Ken Bradbury and John Love: The Boys from Nantucket

So once upon a time,” said Ken Bradbury, “I walked down the hall to the Triopia Grade School and started asking the teachers if they could recommend a young man to play the childhood version of Samson from the Bible for a play I was doing at the high school. The response was unanimous as they pointed me toward a gangly little fourth-grader named John Love.” Love is now a senior at Illinois College and co-author of a new musical, “The Boys from Nantucket,” opening March 3 at the Playhouse on the Square in Jacksonville..

John and Ken have spent the last nine months working on the two-man musical starring Love and Jim Yale of Petersburg, Ill. “The two guys worked together in “Genesis, the Musical,” and they had such great chemistry,” said Bradbury. “Each of them tries to make the other guy look good. That’s what makes great theater.”

Mr. Love’s approach to writing theatre music for the first time was a bit apprehensive. “Ken asked me if I’d want to try writing the music and I thought . . ’What? You really think I can do this?’ I’m glad he trusted me. It’s been a real learning experience.” Jim Yale, in real life a vice president at Horace Mann and John’s “Nantucket” counterpart said, “The kid wears me out. It’s quite a workout with just two actors in a show and it’s all I can do to keep up with him.”

The Boys from Nantucket,” with script and direction by Bradbury and music written and performed live onstage by Love, is the story of a fabled Broadway writer who lost his longtime writing partner when his piano fell on top of him. He advertises for an assistant and a young man, fresh from the Julliard School of Music, walks in the door to discover they have only three days to write an entire Broadway show. Oscar (Yale) is an old-school Broadway, while Richard (Love) has newer ideas. The odd couple of music, they don’t mesh, well but rehearsals begin in three days.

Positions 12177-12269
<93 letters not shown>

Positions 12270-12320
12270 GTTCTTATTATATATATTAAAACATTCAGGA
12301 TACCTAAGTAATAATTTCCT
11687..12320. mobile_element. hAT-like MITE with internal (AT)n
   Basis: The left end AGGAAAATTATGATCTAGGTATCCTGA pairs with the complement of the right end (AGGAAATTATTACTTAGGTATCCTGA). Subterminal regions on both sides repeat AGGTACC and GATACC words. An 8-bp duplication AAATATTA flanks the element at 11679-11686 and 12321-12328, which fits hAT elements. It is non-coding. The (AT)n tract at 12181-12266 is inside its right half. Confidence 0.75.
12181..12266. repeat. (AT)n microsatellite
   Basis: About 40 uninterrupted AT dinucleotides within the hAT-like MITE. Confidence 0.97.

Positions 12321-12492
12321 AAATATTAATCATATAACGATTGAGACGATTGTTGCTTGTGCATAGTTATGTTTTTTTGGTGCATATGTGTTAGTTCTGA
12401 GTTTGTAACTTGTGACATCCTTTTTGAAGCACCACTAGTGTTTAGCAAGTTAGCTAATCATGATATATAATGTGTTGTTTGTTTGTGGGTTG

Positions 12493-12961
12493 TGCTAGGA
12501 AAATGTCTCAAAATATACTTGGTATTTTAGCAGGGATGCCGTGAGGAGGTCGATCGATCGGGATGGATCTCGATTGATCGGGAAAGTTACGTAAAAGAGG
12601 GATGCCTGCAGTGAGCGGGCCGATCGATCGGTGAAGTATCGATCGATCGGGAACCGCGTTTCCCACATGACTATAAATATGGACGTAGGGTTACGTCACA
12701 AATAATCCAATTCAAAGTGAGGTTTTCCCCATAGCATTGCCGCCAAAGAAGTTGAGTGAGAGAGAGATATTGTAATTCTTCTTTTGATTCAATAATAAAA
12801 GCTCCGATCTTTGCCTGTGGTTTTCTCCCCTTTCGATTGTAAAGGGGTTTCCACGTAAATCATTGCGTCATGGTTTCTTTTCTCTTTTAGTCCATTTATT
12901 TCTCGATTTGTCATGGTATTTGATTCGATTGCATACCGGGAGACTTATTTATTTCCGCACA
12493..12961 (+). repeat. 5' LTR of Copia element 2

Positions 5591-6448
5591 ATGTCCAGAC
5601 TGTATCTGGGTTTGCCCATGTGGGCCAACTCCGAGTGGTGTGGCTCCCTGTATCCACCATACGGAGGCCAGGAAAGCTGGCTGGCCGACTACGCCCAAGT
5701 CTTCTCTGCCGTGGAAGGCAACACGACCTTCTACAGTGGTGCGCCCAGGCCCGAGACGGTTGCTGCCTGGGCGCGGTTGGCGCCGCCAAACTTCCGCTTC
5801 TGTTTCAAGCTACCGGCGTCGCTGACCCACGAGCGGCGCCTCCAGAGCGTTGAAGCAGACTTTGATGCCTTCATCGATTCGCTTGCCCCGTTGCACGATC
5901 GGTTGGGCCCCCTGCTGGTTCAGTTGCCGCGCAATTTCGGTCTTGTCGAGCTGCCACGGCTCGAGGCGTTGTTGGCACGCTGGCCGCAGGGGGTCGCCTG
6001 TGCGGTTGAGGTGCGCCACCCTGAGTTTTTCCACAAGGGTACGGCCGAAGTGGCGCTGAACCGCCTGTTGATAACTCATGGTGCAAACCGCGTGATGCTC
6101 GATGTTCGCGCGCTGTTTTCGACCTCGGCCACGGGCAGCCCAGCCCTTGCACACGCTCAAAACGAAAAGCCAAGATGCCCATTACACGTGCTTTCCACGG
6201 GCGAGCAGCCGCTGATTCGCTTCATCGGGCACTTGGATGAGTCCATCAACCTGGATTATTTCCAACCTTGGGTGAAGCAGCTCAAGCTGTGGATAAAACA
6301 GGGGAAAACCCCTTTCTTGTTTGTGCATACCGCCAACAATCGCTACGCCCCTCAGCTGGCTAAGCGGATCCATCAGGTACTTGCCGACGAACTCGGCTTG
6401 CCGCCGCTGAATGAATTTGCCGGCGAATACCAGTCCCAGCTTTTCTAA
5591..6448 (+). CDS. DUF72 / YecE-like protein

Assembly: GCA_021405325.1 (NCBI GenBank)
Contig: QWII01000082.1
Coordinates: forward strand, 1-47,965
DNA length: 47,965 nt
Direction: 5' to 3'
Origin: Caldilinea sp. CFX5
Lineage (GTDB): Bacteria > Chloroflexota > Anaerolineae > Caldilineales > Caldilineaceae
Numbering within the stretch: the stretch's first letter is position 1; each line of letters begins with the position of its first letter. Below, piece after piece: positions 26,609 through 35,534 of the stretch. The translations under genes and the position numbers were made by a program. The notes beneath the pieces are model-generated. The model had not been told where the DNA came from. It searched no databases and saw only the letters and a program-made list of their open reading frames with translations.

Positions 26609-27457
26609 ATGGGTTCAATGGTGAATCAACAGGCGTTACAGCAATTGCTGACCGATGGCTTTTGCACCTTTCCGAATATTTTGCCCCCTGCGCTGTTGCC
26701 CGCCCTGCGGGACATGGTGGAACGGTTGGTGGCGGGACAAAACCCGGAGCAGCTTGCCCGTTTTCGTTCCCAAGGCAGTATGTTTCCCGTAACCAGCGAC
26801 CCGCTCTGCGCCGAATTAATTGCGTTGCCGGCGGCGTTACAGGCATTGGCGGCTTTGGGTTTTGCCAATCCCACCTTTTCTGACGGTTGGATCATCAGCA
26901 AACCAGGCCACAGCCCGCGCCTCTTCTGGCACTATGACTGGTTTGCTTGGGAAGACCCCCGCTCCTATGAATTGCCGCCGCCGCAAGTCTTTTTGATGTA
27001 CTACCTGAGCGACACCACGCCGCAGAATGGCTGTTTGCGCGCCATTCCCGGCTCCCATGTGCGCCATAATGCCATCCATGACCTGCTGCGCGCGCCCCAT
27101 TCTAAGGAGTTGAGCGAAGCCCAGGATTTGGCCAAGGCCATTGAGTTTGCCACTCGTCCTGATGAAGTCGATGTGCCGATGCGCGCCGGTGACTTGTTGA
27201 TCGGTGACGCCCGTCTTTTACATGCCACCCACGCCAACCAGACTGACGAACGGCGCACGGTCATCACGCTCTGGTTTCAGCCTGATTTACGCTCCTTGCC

It’s quite a load for both actors to carry,” said Bradbury. “Just two people alone on stage for two acts. That means lots of lines and you get no breaks. If I didn’t have John and Jim I doubt I’d have tried this one.” The Playhouse on the Square is a busy place so the show has been forced to rehearse in a variety of spaces including classrooms, the basement of Lincoln Land, and at a house on Lake Petersburg. “I think we may have rehearsed in the back of a van once,” said Bradbury. “I don’t remember. I get confused. I remember that that car was moving.”

Bradbury said that the trickiest part of “The Boys from Nantucket” was coming up with a device whereby John Love would be the entire orchestra, playing the music live onstage. “I mean,” said Ken, “how does the other character just happen to know the lyrics when the first guy claims to have just written a song?” The author isn’t disclosing that secret just yet. “Let’s just say that we found a way,” he said.

Love and Yale first worked together in a Bradbury played called “Couplings,” which was first performed at the Playhouse on the Square, then at the Hoogland Center for the Arts in Springfield. For the past two summers they played leading roles in “Genesis,” “The Musical” at those same two venues, and they will be taking their “Nantucket” show to both the Hoogland and Petersburg’s Salem on Seventh Theater later this year.

Bradbury jokes that this is all simply a form of therapy for his young friend, John Love. “The poor kid just can’t focus. He was the slam dunk basketball champion at the Jacksonville Bowl, then made all-state in football, then got into Illinois College on a theater scholarship after being the ace pitcher on his high school baseball team. Now he’s writing music. I just can’t get him to focus.”

The Boys from Nantucket” will be presented at The Playhouse on the Square on March 3, 4, 6, 11, 12 and 13. All performances are at 7:30 p.m. with the exception of 2 p.m. Sunday matinees. Tickets may be purchased at The Soap Company Coffee Shop, Our Town Books, or by calling 217-491-3977.

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About the author

Ken Bradbury is an adjunct instructor of theatre at LLLC after retiring from Triopia. He entertains on the Spirit of Peoria riverboat and is the author of over 300 published plays. Website:

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